(Redirected from FAQ2)
- 1 Update Notice
- 2 Keyservers
- 3 Tor Browser
- 4 Virtual Private Networks
- 5 Whonix Downloads
- 6 Footnotes
June 2019: This FAQ is currently being rebooted -- most of the existing entries were outdated and rarely raised in user forums seven years after Whonix's founding. All the previous contents were moved to more appropriate places in the existing documentation. It is possible to find those entries with the Whonix wiki internal search or via an internet search engine. The old version of the FAQ can still be found here. As contemporary, frequently asked questions are identified, they will be added here.
Why aren't the SKS Keyserver Wiki Steps always Functional?
The SKS keyserver network has recently come under attack after a critical vulnerability was discovered which allows certificates to be spammed using a flaw in the OpenPGP protocol itself. Future releases of OpenPGP software will likely mitigate this flaw, but high profile contributors to the protocol suggest that data should not be retrieved form the network at present if possible. For more details, see here.  
Does Whonix Change Default Tor Browser Settings?
I've been looking for how to fix some bad default settings in the whonix tor browser. Namely, they removed NoScript from the toolbar, so that the NoScript cannot be used as intended.
As noted in the Whonix Tor Browser Differences entry, Whonix does not:
- change Tor Browser's internal updater checking mechanism;
- change or remove proxy settings by default; or
- modify Tor Browser's startup script, default settings and so on.
NoScript and HTTPS Everywhere are still present in the URL bar if you upgraded from an older version. They are not present if you did a new install with a recent version.
Virtual Private Networks
Should I Set Up a VPN with Whonix?
In a word, no. There are several reasons for this position: 
- It is impossible to verify a VPN provider is actually trustworthy and not logging data -- 'honeypot' providers might be ubiquitous.
- VPN traffic is sensitive to Deep Packet Inspection (DPI) and Website Traffic Fingerprinting,  so it is ineffective in hiding use of Whonix ™ and Tor from the ISP or skilled adversaries.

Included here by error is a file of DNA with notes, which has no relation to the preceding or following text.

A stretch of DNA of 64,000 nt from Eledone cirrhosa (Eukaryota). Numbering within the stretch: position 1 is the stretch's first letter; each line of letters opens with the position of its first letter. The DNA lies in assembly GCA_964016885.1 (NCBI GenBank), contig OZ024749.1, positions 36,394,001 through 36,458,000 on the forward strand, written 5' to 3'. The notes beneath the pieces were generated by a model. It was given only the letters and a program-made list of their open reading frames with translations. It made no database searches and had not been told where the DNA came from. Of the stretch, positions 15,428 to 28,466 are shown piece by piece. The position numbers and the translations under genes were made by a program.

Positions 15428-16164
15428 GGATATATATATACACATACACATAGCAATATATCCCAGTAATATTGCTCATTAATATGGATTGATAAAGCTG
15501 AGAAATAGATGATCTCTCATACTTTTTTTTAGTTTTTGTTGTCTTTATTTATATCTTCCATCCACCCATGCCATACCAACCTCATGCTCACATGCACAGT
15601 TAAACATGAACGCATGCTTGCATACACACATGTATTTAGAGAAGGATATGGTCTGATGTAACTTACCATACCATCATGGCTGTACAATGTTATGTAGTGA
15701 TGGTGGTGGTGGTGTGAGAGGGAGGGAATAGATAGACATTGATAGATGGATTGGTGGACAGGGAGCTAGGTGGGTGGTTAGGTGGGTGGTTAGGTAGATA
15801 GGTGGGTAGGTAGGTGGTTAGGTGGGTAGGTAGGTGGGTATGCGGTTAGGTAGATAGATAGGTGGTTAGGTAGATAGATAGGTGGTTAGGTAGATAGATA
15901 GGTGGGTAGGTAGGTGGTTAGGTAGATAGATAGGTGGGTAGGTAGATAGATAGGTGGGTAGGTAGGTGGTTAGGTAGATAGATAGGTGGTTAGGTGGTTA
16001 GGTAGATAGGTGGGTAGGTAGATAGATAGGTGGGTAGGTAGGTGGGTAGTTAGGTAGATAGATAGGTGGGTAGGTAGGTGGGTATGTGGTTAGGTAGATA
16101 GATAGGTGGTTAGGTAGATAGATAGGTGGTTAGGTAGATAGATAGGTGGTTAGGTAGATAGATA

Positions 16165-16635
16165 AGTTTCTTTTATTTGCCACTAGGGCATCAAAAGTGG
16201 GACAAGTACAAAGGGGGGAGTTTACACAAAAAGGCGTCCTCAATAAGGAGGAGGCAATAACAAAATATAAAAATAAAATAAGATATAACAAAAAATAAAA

- Depending on the configuration, VPN tunnels combined with Tor can worsen anonymity. For example it can lead to a permanent Tor exit relay in the network or remove Stream Isolation of different online activities.
- Complicated and lengthy instructions can lead to mistakes and insecure tunnel configurations.
- It is difficult to anonymously register and pay for VPN services.
- Certain variables make it likely Whonix ™ / Tor users can be identified. This includes: the hardened network configuration fingerprint, the list of installed packages and those fetched from repositories, the amount of traffic going to one IP address daily (guard nodes), and examination of dropped (invalid) versus non-dropped packets when the firewall is probed. 
For documentation on how to set up a VPN with Whonix, see: Combining Tunnels with Tor.
Where are the Separate Gateway and Workstation Download Files?
The Whonix ™ 14 release introduced unified ova / libvirt downloads. Rather than separate Whonix-Gateway ™ and Whonix-Workstation ™ ova / libvirt downloads, there is now only a single Whonix ™ ova / libvirt which includes both Whonix virtual machines.   The Whonix split-VM design incorporating a separate Whonix-Gateway ™ and Whonix-Workstation ™ remains unchanged.
- New, experimental keyservers have been established which afford protection against this attack.
- The author notes the potential downsides of this attack:
- If you fetch a poisoned certificate from the keyserver network, you will break your GnuPG installation.
- Poisoned certificates cannot be deleted from the keyserver network.
- The number of deliberately poisoned certificates, currently at only a few, will only rise over time.
- We do not know whether the attackers are intent on poisoning other certificates.
- We do not even know the scope of the damage.
- Tor Bug 30600: Restore NoScript control widget icon to the Tor Browser toolbar
- The same blog discussion confirms that moving the NoScript icon back onto the URL bar does not pose a known fingerprinting risk.
- The implication is that traffic might be routinely examined in a high percentage of cases, despite corporate promises to the contrary.
Website traffic fingerprinting is an attack where the adversary attempts to recognize the encrypted traffic patterns of specific web pages without using any other information. In the case of Tor, this attack would take place between the user and the Guard node, or at the Guard node itself.
This is a wiki. Want to improve this page? Help is welcome and volunteer contributions are happily considered! Read, understand and agree to Conditions for Contributions to Whonix ™, then Edit! Edits are held for moderation.
Copyright (C) 2012 - 2019 ENCRYPTED SUPPORT LP. Whonix ™ is a trademark. Whonix ™ is a licensee of the Open Invention Network. Unless otherwise noted, the content of this page is copyrighted and licensed under the same Freedom Software license as Whonix ™ itself. (Why?)